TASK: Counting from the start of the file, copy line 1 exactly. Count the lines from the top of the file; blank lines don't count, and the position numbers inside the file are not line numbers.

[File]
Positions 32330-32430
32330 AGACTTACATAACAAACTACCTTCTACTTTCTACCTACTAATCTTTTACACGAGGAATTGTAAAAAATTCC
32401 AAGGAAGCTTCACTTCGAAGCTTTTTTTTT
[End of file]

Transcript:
Positions 32330-32430